Not surprisingly, from the NFS and network levels, the experiments basically appear the same, except that the writes are spread out over a longer period for higher compression levels. The read times are pretty much unchanged across all compression levels. The total NFS and network traffic should be the same for all runs. Now let’s look at CPU utilization over these experiments:

CPU usage

Notice that CPU usage increases with higher compression levels, but caps out at about 50%. I need to do some digging to understand why this happens on my workload, but it may have to do with the number of threads available for compres
sion. Anyway, since it only uses 50% of CPU, the more expensive compression runs end up taking longer.

Let’s shift our focus now to disk I/O. Keep in mind that the disk throughput rate is twice that of the data we’re actually reading and writing because the storage is mirrored:

Disk I/O

We expect to see an actual decrease in disk bytes written and read as the compression level increases because we’re writing and reading more compressed data.

I collected similar data for the media (uncompressible) data set. The three important differences were that with higher compression levels, each workload took less time than the corresponding text one:

Network bytes

the CPU utilization during reads was less than in the text workload:

CPU utilization

and the total disk I/O didn’t decrease nearly as much with the compression level as it did in the text workloads (which is to be expected):

Disk throughput

The results can be summarized by looking at the total execution time for each workload at various levels of compression:

Summary: text data set
Compression Ratio Total Write Read
off 1.00x 3:30 2:08 1:22
lzjb 1.47x 3:26 2:04 1:22
gzip-2 2.35x 6:12 4:50 1:22
gzip 2.52x 11:18 9:56 1:22
gzip-9 2.52x 12:16 10:54 1:22
Summary: media data set
Compression Ratio Total Write Read
off 1.00x 3:29 2:07 1:22
lzjb 1.00x 3:31 2:09 1:22
gzip-2 1.01x 6:59 5:37 1:22
gzip 1.01x 7:18 5:57 1:21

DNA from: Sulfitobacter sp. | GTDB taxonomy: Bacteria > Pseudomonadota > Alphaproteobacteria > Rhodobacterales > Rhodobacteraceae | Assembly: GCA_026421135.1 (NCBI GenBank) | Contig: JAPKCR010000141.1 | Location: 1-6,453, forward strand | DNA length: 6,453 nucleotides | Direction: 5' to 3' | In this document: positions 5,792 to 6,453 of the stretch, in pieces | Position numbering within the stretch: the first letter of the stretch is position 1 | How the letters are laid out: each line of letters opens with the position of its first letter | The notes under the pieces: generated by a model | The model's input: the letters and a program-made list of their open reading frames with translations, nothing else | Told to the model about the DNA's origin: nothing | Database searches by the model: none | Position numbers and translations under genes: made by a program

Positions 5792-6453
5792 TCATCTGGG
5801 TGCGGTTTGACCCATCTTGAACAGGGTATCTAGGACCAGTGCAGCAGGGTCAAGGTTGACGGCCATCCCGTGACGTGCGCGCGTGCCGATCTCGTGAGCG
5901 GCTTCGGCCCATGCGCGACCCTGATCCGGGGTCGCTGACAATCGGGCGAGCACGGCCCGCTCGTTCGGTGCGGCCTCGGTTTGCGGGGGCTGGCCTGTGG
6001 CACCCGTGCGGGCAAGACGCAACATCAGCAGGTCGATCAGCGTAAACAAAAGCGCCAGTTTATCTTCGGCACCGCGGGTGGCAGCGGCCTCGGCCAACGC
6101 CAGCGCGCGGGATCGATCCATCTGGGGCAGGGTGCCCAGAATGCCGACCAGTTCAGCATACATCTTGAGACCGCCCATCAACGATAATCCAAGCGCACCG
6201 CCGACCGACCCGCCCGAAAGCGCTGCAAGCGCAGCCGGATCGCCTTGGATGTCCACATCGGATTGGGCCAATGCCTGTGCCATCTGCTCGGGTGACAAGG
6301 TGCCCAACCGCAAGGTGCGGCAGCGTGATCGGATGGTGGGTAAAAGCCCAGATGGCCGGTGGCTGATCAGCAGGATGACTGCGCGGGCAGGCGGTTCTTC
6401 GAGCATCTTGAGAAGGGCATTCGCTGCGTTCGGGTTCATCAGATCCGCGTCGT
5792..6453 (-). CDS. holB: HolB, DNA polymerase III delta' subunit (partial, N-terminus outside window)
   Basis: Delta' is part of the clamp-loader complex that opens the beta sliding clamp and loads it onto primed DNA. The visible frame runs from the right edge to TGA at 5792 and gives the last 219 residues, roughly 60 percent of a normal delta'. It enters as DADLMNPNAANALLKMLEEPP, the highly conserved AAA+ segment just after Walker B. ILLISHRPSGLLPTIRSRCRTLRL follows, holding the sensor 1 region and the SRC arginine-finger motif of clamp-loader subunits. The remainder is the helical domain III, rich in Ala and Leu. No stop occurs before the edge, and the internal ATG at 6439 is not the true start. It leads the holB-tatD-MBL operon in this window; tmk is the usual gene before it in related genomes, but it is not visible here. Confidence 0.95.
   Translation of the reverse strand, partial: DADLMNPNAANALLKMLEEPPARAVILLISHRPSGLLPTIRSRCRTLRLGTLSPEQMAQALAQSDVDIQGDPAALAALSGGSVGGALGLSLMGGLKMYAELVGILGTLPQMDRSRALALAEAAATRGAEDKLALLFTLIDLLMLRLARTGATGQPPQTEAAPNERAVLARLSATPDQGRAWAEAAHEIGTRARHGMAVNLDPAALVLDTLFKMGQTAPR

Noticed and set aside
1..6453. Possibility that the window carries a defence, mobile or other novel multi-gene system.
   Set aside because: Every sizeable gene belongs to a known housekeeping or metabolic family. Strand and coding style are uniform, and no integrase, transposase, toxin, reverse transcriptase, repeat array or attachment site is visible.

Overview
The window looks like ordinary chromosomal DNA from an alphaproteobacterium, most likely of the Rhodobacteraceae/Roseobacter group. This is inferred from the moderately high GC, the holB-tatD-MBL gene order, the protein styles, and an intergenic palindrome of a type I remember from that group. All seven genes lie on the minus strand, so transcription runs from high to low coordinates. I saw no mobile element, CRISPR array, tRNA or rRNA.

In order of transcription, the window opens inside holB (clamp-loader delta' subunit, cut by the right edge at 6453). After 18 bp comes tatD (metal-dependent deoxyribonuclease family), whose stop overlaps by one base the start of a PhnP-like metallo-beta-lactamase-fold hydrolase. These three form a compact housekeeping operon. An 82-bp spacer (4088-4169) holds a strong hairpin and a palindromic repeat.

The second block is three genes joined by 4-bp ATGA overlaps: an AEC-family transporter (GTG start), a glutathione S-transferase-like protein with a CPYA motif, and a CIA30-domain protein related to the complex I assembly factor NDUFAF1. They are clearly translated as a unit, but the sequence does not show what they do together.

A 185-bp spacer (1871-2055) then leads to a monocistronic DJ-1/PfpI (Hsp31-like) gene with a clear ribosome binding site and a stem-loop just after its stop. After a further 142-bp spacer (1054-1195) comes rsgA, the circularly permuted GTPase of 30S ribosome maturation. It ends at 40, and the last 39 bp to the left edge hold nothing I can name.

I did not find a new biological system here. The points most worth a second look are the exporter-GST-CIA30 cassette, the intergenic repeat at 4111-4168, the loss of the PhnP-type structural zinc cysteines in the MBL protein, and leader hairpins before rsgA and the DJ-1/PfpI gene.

gzip-9 1.01x 7:37 6:15 1:22
Space chart Time chart

What conclusions can we draw from these results? Of course, what we knew, that compression performance and space savings vary greatly with the compression level and type of data. But more specifically, with my workloads:

Moreover, the 7410 has plenty of CPU headroom to spare, even with high compression.

Summing it all up

We’ve seen that compression is free, built-in, and very easy to enable on the 7000 series. The performance effects vary based on the workload and compression algorithm, but powerful CPUs allow compression to be used even on top of serious loads. Moreover, the appliance provides great visibility into overall system performance and effectiveness of compression, allowing administrators to see whether compression is helping or hurting their workload.

Posted on March 16, 2009 at 10:13 am by dap · Permalink
In: Fishworks

9 Responses

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  1. Written by rnixon
    on March 16, 2009 at 11:04 am
    Permalink

    curious about the cpu usage – when u find out why it capped at 50% in the text
    example, pls post.

  2. Written by Dave Pacheco
    on March 16, 2009 at 12:36 pm
    Permalink

    @rnixon: It appears like I’m hitting the maximum number of ZIO pipeline threads defined in spa.c: http://cvs.opensolaris.org/source/xref/onnv/onnv-gate/usr/src/uts/common/fs/zfs/spa.c#zio_taskq_threads
    The limit is hardcoded to 8 threads, or 50% of the cores we have available on this 7410. I’ll post more when I have more details about this. Keep in mind that if you’re running into this limit, that means you’ve already got 8 cores running compression full tilt.

  3. Written by PW
    on March 16, 2009 at 7:26 pm
    Permalink

    This is cool!. At least we knew that read the compressed the data won’t impact performance (or minimal). It’s good to use it in the data where we know it’s more on read (i.e., web page).
    Thanks for sharing the test.

  4. Written by Adam Cath
    on March 18, 2009 at 7:48 am
    Permalink

    Thanks for the candid experiment, Dave!

  5. Written by Peter U
    on March 26, 2009 at 12:43 pm
    Permalink

    Dave,
    Very interesting results! Thanks for sharing it with the world.
    Here are some observation and a couple of questions.
    ># The server is a quad-core 7410 with 1 JBOD (configured with mirrored storage) >and 16GB of RAM. No SSD.
    ># The client machine is a quad-core 7410 with 128GB of DRAM.
    ># The basic workload consists of 10 clients,
    Interesting selection of server and clients. You have 10 x 7410 w/ 128GB RAM available and choose to use one w/ 16GB of RAM as server.